August 28, 2007

Perhaps They Should Have Tested More - Tennessee Lottery

For 23 days (July 28th through August 20th), the computer system that randomly generates the winning numbers for the Tennessee Lottery was incapable of producing a number with repeating digits (such as 2-5-2 or 3-7-7-7).

New Jersey-based Smartplay International, Inc. sold this computer system to Tennessee for $221, 200.
"Lottery officials have said the glitch occurred because of a computer coding error. A Smartplay employee typed in a "u" for "unique" instead of an "r" for "repeat" in the computer code, they said."
The Tennessee Lottery paid $5,000 to Gaming Laboratories, Inc, to test the system.  They didn't catch this error.
"Officials with that firm, Gaming Laboratories Inc., have returned the money to the lottery, Hargrove said."

How ironic [from Aug 8, 2007]:
"The Lottery has received some complaints from players about the new system, [Kym Gerlock, a spokeswoman for the Lottery] said.

"We hope players will accept and embrace the new technology," she said. "What people really want are winning numbers."

Computers could even be more effective in generating random numbers than lottery balls, said Frank Harrell, chairman of the biostatistics department at Vanderbilt University.

"The chance of a glitch is so nil," he said. "You could run the generator for centuries, and it would not repeat itself."

In response, the Tennessee Lottery is offering a "double refund" for those who had purchased lottery tickets that had no chance of winning (and who happened to keep their tickets).

There were indications that something was wrong less than a week after the new system was put in place.  But the Lottery may not have had the expertise to assess the situation properly
Internal lottery documents show that players began complaining about the strange drawing patterns less than a week after the old ball-drop system was replaced with computers that could generate random numbers for the twice-daily drawings.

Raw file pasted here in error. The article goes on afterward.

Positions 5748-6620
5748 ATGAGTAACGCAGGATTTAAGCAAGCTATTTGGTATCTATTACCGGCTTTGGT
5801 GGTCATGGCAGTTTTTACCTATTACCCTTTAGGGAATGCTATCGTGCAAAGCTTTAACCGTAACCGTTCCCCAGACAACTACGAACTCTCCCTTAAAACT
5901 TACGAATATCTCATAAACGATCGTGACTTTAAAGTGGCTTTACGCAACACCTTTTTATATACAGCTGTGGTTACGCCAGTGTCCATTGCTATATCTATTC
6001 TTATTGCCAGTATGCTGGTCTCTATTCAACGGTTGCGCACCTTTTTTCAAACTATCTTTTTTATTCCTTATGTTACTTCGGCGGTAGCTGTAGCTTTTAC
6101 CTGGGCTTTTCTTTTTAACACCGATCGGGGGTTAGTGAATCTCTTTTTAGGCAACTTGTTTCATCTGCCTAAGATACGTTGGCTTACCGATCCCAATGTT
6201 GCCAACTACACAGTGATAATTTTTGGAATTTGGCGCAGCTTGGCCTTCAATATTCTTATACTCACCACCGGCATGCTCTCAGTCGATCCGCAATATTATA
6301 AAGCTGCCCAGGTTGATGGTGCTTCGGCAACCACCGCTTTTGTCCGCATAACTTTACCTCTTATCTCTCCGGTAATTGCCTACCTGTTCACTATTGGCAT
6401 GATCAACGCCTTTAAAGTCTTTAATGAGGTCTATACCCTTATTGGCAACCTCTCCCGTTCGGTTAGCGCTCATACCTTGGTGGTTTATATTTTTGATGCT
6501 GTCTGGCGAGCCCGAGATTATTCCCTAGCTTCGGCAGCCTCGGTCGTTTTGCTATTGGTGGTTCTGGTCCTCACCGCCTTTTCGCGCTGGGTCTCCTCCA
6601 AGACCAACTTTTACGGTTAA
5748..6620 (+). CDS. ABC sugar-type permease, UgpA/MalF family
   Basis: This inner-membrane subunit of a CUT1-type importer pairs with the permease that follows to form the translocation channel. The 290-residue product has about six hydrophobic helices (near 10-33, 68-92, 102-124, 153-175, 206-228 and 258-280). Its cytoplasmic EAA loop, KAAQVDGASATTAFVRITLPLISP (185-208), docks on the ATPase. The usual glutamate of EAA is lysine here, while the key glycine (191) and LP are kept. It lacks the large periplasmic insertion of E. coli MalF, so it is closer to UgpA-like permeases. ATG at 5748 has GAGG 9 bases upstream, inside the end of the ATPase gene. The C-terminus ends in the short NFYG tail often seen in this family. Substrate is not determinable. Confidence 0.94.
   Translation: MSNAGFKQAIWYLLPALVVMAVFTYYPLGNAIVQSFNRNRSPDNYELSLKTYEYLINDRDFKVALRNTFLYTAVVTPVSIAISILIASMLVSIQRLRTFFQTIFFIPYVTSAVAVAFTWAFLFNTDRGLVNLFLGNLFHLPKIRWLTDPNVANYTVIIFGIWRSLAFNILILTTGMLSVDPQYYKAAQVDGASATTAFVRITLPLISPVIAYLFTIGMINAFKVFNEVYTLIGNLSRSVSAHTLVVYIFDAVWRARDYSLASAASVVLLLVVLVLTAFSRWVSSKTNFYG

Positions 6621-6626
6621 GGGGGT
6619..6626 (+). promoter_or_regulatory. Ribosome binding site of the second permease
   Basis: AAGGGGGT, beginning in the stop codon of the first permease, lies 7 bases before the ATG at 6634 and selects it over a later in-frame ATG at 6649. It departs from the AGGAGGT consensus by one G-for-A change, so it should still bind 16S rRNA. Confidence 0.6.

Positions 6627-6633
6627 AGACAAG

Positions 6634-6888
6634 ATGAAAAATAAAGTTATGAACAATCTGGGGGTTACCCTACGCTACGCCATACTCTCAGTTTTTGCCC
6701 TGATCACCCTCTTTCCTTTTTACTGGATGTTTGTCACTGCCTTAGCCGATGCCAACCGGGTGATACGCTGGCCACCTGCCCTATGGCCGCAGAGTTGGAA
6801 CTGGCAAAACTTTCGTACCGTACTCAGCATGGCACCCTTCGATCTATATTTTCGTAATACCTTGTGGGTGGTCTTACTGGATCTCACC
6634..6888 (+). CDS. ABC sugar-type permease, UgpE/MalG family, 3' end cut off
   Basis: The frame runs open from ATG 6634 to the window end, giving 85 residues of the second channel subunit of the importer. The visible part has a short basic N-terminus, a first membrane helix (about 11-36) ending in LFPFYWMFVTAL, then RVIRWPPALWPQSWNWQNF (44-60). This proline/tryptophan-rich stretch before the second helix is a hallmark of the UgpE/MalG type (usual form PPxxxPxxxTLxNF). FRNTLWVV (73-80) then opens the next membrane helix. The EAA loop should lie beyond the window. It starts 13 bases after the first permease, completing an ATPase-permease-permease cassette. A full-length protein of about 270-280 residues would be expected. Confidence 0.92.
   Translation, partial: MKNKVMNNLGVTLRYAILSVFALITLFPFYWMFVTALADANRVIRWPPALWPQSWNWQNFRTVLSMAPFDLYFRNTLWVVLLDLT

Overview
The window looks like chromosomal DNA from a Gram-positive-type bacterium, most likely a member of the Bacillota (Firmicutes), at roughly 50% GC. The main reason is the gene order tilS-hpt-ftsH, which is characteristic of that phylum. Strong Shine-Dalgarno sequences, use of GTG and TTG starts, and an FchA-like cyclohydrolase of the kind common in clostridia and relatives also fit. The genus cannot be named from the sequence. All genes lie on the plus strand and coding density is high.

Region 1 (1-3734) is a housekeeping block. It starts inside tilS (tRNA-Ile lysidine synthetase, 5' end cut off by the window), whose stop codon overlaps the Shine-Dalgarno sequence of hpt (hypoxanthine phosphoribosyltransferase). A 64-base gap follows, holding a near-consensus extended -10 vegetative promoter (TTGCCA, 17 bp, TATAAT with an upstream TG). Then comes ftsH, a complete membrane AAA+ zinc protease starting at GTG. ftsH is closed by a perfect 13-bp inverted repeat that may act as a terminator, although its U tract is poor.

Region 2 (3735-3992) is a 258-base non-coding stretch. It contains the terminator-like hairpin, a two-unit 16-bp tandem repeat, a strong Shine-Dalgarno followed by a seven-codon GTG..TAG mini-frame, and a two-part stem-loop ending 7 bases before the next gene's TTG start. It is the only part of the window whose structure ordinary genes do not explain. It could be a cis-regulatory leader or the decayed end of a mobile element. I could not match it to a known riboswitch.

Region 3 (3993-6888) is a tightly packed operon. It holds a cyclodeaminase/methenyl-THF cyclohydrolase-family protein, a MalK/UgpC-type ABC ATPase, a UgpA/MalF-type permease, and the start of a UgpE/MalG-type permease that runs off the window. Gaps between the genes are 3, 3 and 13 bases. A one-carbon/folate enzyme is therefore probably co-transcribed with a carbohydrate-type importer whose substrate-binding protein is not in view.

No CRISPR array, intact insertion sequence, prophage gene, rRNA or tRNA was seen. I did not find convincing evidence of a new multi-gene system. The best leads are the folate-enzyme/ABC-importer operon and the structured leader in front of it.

Lottery officials found the patterns unusual but initially assigned them to chance, an analysis that numbers experts called flawed.

"This is one reason why rigorous probability theory and statistical methodologies were invented: Intuition can mislead us when thinking about chance and probabilities," said Chris Orum, a mathematician at Los Alamos National Laboratory who has worked with the Oregon Lottery.
And tests on the test system didn't reproduce the problem.
The method used to test the system is complicated and difficult to explain but resulted in the bad code affecting the live drawings, but not the feature that tests the system, Maida said. That's why lottery officials were not finding any flaws during repeated tests, he said.

This is not the first time a repeating-digit bug occurred in a computerized lottery system.
May, 2005:
California lottery officials traced the problem to November, when a contractor was replacing the 7-year-old computer hardware and software that draws the winning numbers each day.

The programmer inadvertently copied a line of software code that kept horses from appearing in more than one winning spot per race. The code guarantees that horse No. 8, for example, doesn't win both first and second place.

But when the code was mistakenly applied to the race time, it blocked the computer from picking any number that repeated.

And now the Tennessee Lottery is paying for an audit:
The Tennessee Lottery is paying KPMG between $80,000 and $95,000 to perform an audit, said Kym Gerlock, lottery spokeswoman.

[10/30/07 update]

Tennessee lottery officials have asked Smartplay and Gaming Laboratories to cover refunds to lottery players turning in losing tickets, increased prizes given out for several weeks and fees paid to verify that the system is now working properly.

This could cost the two companies $1.4 million.

Am I the only one who thinks that an experienced Developer and/or Tester should have done better?